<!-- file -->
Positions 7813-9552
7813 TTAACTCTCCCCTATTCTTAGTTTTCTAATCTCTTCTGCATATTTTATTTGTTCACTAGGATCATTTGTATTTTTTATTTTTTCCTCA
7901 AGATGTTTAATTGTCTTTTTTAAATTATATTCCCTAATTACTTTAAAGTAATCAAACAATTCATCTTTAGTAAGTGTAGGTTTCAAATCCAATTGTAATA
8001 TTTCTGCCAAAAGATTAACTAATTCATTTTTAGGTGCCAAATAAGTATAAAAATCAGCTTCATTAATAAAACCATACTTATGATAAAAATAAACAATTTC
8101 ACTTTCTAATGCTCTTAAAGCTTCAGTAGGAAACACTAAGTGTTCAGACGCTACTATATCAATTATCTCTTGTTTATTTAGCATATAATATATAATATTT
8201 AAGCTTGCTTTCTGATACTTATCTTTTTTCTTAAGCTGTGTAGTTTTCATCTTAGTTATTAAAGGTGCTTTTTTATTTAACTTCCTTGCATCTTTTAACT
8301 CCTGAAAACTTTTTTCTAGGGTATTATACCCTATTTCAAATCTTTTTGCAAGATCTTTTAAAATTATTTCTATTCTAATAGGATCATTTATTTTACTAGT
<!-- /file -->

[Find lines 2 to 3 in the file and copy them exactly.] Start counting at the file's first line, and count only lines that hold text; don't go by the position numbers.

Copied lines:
7813 TTAACTCTCCCCTATTCTTAGTTTTCTAATCTCTTCTGCATATTTTATTTGTTCACTAGGATCATTTGTATTTTTTATTTTTTCCTCA
7901 AGATGTTTAATTGTCTTTTTTAAATTATATTCCCTAATTACTTTAAAGTAATCAAACAATTCATCTTTAGTAAGTGTAGGTTTCAAATCCAATTGTAATA